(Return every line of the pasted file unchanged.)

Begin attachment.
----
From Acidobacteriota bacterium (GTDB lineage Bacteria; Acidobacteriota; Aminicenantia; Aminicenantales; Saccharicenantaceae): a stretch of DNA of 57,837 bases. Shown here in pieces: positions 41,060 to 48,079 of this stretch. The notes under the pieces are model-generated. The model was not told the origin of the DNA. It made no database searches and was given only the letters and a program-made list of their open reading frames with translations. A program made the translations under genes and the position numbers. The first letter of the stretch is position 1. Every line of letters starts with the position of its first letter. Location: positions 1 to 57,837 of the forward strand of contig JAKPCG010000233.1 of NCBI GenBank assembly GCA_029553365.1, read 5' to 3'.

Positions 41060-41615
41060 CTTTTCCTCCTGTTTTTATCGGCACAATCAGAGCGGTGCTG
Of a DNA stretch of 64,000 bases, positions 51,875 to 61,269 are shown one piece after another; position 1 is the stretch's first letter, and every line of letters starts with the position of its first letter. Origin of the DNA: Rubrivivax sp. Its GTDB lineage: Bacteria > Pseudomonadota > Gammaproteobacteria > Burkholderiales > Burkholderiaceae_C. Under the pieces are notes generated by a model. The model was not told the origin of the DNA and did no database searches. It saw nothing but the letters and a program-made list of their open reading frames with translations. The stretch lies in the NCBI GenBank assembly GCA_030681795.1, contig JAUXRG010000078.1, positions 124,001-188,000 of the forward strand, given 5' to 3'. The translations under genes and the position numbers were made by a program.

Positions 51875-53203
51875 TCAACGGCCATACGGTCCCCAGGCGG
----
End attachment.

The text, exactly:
From Acidobacteriota bacterium (GTDB lineage Bacteria; Acidobacteriota; Aminicenantia; Aminicenantales; Saccharicenantaceae): a stretch of DNA of 57,837 bases. Shown here in pieces: positions 41,060 to 48,079 of this stretch. The notes under the pieces are model-generated. The model was not told the origin of the DNA. It made no database searches and was given only the letters and a program-made list of their open reading frames with translations. A program made the translations under genes and the position numbers. The first letter of the stretch is position 1. Every line of letters starts with the position of its first letter. Location: positions 1 to 57,837 of the forward strand of contig JAKPCG010000233.1 of NCBI GenBank assembly GCA_029553365.1, read 5' to 3'.

Positions 41060-41615
41060 CTTTTCCTCCTGTTTTTATCGGCACAATCAGAGCGGTGCTG
Of a DNA stretch of 64,000 bases, positions 51,875 to 61,269 are shown one piece after another; position 1 is the stretch's first letter, and every line of letters starts with the position of its first letter. Origin of the DNA: Rubrivivax sp. Its GTDB lineage: Bacteria > Pseudomonadota > Gammaproteobacteria > Burkholderiales > Burkholderiaceae_C. Under the pieces are notes generated by a model. The model was not told the origin of the DNA and did no database searches. It saw nothing but the letters and a program-made list of their open reading frames with translations. The stretch lies in the NCBI GenBank assembly GCA_030681795.1, contig JAUXRG010000078.1, positions 124,001-188,000 of the forward strand, given 5' to 3'. The translations under genes and the position numbers were made by a program.

Positions 51875-53203
51875 TCAACGGCCATACGGTCCCCAGGCGG